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Different Kinds of Flowers & Petals

By Cindy Hill ; Updated September 21, 2017
Daisies are composite flowers.
a daisy image by timur1970 from Fotolia.com

The function of flowers is sexual reproduction for plants. The showy display of petals, color and fragrance attracts pollinator insects, birds or bats, which ensures pollen gets from the flower stamen, the male reproductive organ, to the flower pistil, the female reproductive organ. Different types of flower and petal arrangements have evolved to attract different pollinators and form the beautiful array of flowers we get to see in our gardens and meadows.

Composite Flowers

Common daisies, asters, and black-eyed susans are all composite flowers. What looks like one single flower is really a set, or inflorescence, of dozens of flowers of two types. Each outer flower petal is actually an individual ray flower, according to the Brandeis University Biology Department. The central disk of the flower is made up of dozens of small tubular flowers called disc flowers. The ray flowers surround the central disc flowers, creating the appearance of a single flower head.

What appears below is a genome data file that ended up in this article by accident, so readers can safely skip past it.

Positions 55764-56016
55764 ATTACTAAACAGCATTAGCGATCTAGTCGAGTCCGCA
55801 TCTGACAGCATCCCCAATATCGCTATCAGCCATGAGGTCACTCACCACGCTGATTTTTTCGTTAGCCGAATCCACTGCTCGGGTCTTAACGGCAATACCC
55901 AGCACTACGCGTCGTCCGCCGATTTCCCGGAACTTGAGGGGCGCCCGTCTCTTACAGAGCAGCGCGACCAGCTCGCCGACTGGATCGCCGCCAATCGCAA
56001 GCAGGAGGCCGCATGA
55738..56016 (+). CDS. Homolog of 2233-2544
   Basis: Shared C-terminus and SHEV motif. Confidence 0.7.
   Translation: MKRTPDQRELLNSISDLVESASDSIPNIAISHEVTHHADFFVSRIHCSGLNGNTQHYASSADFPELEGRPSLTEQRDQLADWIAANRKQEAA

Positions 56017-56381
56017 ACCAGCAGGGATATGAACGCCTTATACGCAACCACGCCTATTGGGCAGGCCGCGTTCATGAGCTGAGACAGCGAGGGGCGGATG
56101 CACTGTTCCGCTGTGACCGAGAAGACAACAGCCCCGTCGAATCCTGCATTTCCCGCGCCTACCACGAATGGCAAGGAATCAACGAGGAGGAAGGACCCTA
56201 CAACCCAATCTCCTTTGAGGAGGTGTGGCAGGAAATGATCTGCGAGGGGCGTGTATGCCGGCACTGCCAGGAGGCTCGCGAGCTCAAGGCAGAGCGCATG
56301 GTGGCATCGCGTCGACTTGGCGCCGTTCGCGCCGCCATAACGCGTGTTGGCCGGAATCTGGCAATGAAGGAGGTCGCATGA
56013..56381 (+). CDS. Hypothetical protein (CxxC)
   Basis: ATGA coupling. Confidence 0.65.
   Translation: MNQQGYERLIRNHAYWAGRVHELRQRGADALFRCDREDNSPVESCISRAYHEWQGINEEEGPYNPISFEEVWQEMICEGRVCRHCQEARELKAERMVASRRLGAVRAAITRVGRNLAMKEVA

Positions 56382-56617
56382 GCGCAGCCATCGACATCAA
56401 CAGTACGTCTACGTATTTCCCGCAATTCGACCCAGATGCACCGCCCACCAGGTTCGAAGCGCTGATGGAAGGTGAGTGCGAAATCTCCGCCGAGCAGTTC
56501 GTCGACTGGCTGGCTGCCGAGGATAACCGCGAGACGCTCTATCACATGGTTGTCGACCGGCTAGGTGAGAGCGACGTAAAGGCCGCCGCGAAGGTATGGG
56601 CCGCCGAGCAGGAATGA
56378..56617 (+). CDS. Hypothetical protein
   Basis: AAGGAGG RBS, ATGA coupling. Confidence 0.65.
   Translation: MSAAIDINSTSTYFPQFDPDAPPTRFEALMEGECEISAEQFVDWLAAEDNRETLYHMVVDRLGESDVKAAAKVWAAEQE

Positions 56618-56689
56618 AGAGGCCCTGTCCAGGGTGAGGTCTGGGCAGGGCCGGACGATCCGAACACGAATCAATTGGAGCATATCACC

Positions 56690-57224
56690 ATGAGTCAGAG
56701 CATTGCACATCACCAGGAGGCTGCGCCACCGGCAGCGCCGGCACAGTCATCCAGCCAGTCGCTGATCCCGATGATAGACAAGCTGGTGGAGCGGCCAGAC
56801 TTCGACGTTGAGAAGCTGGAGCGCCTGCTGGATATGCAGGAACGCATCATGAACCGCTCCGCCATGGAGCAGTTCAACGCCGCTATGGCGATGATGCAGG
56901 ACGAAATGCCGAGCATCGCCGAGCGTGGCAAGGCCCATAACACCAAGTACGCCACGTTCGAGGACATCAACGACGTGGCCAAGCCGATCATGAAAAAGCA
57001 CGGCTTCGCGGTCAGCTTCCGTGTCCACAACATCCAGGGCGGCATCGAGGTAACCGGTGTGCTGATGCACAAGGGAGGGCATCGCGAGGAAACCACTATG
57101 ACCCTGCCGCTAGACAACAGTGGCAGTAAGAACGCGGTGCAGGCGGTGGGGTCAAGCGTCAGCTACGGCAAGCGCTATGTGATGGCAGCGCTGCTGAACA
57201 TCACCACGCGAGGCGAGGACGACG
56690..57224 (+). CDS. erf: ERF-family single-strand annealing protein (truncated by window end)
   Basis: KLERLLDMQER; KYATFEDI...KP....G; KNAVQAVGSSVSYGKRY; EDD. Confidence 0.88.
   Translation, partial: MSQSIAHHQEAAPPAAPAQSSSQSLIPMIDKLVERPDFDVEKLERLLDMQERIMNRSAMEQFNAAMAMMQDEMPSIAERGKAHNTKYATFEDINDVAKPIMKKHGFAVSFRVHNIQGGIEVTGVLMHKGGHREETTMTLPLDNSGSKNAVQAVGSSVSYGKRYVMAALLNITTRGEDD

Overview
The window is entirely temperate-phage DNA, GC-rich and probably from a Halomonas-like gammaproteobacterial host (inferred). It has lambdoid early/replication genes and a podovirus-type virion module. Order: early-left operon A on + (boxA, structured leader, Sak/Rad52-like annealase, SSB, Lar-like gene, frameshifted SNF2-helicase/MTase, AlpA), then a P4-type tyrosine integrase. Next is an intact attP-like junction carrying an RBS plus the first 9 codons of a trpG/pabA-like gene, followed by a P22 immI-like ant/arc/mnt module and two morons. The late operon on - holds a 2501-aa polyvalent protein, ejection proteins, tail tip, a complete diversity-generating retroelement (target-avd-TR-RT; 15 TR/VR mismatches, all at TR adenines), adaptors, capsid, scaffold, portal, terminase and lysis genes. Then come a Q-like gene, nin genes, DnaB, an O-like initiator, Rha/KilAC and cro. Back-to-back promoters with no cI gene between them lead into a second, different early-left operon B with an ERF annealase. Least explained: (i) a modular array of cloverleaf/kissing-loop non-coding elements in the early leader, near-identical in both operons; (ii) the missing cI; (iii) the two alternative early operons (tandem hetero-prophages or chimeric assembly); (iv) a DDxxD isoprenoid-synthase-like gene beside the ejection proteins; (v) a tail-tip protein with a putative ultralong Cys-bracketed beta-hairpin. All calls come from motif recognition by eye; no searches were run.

Tube Flowers

Gamapetalous flowers are those with petals that are united towards the base of the flower, forming a tube. According to the Botany Handbook for Florida, tube flowers grow in a number of variations. These include the funnel form, where the tube gradually widens but does not include distinct petal-ends, like a morning glory; the salver-form, with a long, thin tube that then opens out abruptly into flat petals called "limbs"; the rotate form, with a short tube section, then broad flat limbs, such as the elderberry or vinca flowers; and the urn-shaped tube flower, where the tube swells in a teardrop shape and the limbs recurve inward, as in a blueberry flower.

Symmetrical and Asymmetrical Flowers

Regular or symmetrical flowers are those which, when the flower is cut into equal quarters, each quarter has an equal portion of sepals and petals. Irregular or asymmetrical flowers fall into three classes, according to the Botany Handbook for Florida. These include the papilionaceous class, which includes legume flowers, having five petals: one large upright standard, two keel-petals to the sides of the standard, and two wings on each side of the keel. The labiate class, or mints, have an upper lobe split into two petals, and a lower lobe split into three petals. Finally the orchid class has three sepals and three petals, with the central lower petal curled into a lip.

 

About the Author

 

A freelance writer since 1978 and attorney since 1981, Cindy Hill has won awards for articles on organic agriculture and wild foods, and has published widely in the areas of law, public policy, local foods and gardening. She holds a B.A. in political science from State University of New York and a Master of Environmental Law and a J.D. from Vermont Law School.